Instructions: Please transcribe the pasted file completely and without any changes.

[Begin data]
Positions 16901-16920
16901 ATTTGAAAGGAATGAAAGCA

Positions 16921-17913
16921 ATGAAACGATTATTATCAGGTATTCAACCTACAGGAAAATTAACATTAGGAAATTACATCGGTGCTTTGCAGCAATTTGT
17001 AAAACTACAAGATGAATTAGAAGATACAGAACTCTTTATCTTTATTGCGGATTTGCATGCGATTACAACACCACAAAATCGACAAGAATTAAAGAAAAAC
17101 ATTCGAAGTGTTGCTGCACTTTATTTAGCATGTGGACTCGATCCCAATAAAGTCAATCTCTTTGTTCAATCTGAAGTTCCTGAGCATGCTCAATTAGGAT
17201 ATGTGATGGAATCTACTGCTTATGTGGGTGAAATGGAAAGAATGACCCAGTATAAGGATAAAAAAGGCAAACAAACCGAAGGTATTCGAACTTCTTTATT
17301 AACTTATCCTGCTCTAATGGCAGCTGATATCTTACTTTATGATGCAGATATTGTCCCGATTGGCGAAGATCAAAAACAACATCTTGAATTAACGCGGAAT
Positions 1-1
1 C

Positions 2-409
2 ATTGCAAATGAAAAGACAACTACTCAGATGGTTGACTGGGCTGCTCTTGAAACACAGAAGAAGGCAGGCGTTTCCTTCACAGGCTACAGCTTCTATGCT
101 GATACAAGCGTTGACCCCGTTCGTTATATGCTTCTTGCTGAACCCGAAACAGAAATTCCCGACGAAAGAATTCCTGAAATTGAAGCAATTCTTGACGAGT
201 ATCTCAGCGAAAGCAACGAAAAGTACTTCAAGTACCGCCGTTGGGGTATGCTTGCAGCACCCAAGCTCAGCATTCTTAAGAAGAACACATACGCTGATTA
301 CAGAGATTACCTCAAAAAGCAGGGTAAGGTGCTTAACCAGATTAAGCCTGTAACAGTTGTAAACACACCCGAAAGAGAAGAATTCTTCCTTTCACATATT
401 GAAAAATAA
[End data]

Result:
Positions 16901-16920
16901 ATTTGAAAGGAATGAAAGCA

Positions 16921-17913
16921 ATGAAACGATTATTATCAGGTATTCAACCTACAGGAAAATTAACATTAGGAAATTACATCGGTGCTTTGCAGCAATTTGT
17001 AAAACTACAAGATGAATTAGAAGATACAGAACTCTTTATCTTTATTGCGGATTTGCATGCGATTACAACACCACAAAATCGACAAGAATTAAAGAAAAAC
17101 ATTCGAAGTGTTGCTGCACTTTATTTAGCATGTGGACTCGATCCCAATAAAGTCAATCTCTTTGTTCAATCTGAAGTTCCTGAGCATGCTCAATTAGGAT
17201 ATGTGATGGAATCTACTGCTTATGTGGGTGAAATGGAAAGAATGACCCAGTATAAGGATAAAAAAGGCAAACAAACCGAAGGTATTCGAACTTCTTTATT
17301 AACTTATCCTGCTCTAATGGCAGCTGATATCTTACTTTATGATGCAGATATTGTCCCGATTGGCGAAGATCAAAAACAACATCTTGAATTAACGCGGAAT
Positions 1-1
1 C

Positions 2-409
2 ATTGCAAATGAAAAGACAACTACTCAGATGGTTGACTGGGCTGCTCTTGAAACACAGAAGAAGGCAGGCGTTTCCTTCACAGGCTACAGCTTCTATGCT
101 GATACAAGCGTTGACCCCGTTCGTTATATGCTTCTTGCTGAACCCGAAACAGAAATTCCCGACGAAAGAATTCCTGAAATTGAAGCAATTCTTGACGAGT
201 ATCTCAGCGAAAGCAACGAAAAGTACTTCAAGTACCGCCGTTGGGGTATGCTTGCAGCACCCAAGCTCAGCATTCTTAAGAAGAACACATACGCTGATTA
301 CAGAGATTACCTCAAAAAGCAGGGTAAGGTGCTTAACCAGATTAAGCCTGTAACAGTTGTAAACACACCCGAAAGAGAAGAATTCTTCCTTTCACATATT
401 GAAAAATAA